GENEVA (Reuters) - Switzerland’s parliament will consider a bill on Monday that critics say will tighten the rules on whistleblowers, shutting the door to what is often a last resort for people trying to stop wrongdoing and corruption.
Although the bill aims to clarify a grey area of the law, it will effectively outlaw whistleblowing unless Swiss authorities — renowned worldwide as a model of efficiency — fail to follow correct procedures.
“It’s weakening the whistleblower’s protection,” said Rudolf Elmer, a former Julius Baer private banker charged by Swiss authorities in July with handing confidential data to WikiLeaks founder Julian Assange and trying to pass files to German officials.
“It allows Switzerland to say we do have a whistleblower law but as a matter of fact the entire thing is cynical,” he said. “It’s taking away the space for a judge to say you acted in good faith. From that point of view it’s getting more strict.”
Swiss law emphasizes the duty of loyalty that employees have to their employers, and the draft law says that would-be whistleblowers must first report wrongdoings to the employer in the first instance, and then take them to the authorities.
Any response from the authorities — even a decision not to investigate — would nullify an whistleblower’s right to go to the media, said Zora Ledergerber, owner of Integrity Line LLC, which advises companies on internal reporting systems.
“This is really strange because it doesn’t really matter whether it’s a serious problem, life threatening or not — the criteria for whether you can go to the media depends on whether you receive an answer from the public authorities about the status of their investigation,” she said.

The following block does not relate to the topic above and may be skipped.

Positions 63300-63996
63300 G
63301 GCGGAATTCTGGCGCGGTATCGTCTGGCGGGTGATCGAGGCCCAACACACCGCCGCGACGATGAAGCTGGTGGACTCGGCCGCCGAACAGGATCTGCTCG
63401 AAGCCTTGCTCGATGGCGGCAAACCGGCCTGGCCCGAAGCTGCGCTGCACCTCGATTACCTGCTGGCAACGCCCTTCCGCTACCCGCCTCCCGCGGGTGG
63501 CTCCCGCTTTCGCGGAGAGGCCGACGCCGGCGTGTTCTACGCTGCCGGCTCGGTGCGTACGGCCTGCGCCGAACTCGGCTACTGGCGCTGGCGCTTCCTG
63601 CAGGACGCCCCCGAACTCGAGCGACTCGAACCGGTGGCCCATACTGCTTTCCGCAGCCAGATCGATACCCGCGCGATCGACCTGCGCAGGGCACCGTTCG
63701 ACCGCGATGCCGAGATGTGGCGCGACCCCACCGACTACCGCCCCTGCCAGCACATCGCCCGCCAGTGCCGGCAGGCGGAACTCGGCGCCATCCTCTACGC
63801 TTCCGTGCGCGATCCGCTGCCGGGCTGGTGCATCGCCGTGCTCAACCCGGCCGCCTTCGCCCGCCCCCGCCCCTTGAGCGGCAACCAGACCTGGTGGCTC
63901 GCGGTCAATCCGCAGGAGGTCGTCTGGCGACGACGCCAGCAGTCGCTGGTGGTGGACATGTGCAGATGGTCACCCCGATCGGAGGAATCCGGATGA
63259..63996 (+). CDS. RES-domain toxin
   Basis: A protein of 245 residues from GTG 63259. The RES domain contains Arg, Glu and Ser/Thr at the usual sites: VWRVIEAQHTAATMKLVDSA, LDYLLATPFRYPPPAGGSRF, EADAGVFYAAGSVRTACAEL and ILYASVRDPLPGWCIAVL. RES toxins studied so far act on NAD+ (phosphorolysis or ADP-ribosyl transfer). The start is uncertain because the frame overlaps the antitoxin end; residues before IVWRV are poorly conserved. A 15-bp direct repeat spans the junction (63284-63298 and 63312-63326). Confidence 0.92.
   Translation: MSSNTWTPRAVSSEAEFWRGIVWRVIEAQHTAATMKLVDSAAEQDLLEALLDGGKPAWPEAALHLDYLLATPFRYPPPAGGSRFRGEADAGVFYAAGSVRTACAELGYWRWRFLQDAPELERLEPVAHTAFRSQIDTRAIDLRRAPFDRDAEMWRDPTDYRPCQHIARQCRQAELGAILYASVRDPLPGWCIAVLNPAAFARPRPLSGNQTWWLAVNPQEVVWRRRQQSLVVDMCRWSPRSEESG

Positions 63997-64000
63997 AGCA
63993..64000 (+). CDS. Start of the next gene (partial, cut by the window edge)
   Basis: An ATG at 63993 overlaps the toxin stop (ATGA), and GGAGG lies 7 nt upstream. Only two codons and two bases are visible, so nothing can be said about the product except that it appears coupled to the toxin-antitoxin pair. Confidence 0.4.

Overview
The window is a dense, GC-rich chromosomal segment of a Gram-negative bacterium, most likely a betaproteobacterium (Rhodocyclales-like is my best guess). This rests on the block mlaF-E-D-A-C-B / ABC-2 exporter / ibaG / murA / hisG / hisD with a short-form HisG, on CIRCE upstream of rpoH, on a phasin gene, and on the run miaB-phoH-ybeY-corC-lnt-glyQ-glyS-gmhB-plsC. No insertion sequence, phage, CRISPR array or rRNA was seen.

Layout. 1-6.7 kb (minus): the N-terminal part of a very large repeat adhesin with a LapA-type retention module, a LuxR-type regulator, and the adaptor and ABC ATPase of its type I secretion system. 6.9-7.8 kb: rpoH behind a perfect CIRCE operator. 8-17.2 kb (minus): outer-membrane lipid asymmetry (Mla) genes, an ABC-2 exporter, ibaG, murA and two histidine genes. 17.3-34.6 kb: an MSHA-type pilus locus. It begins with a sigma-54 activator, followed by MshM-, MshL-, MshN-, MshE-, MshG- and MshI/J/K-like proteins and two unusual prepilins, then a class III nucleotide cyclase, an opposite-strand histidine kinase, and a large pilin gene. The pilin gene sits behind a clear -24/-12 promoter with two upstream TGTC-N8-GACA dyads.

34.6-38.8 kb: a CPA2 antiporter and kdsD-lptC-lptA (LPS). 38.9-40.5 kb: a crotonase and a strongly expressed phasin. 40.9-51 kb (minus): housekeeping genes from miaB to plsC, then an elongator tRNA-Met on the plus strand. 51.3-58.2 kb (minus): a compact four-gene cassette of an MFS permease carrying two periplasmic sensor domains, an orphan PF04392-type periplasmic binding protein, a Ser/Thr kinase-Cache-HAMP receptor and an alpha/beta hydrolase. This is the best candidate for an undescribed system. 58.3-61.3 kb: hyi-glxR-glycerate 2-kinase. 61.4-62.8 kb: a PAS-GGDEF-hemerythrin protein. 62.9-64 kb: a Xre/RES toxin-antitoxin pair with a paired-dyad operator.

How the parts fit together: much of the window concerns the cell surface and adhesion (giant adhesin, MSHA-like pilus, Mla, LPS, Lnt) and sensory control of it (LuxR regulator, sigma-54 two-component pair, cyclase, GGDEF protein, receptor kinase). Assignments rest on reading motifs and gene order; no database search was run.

The law rested on Swiss confidence that the authorities would handle things correctly, she said, even though it had taken a whistleblower’s anonymous tip to a newspaper to spark a recent corruption investigation into suspicious business dealings at the State Secretariat for Economic Affairs.
Elmer said Switzerland’s tough stance on whistleblowers — whose careers can be destroyed once they have been labeled as “disloyal” to an employer — went hand in hand with its traditional banking secrecy, which would have been jeopardized by allowing secrets to leak out.
Whistleblowers have been key players in Switzerland’s fight with the United States over decades of tax evasion by U.S. citizens with money stashed in secret Swiss accounts.
While Switzerland has decried their disloyalty, it has suggested it could give safe passage to the top U.S. whistleblower Edward Snowden, whose leaks blew the lid off secret electronic surveillance programs.
The OECD, which has cracked down on tax havens and tax evasion worldwide, might put pressure on Switzerland to open up to whistleblowers, Elmer said.
The Council of Europe, of which Switzerland is a member, developed a legal recommendation in April that states should have a legal framework in place to protect them and to facilitate public disclosures of information.
Ledergerber said she was astonished by the silence in the Swiss press on the issue.
“The media in Switzerland should be the ones that are crying out loud,” she said. “They would not be allowed to receive anonymous whistleblower tips.”
Editing by Dominic Evans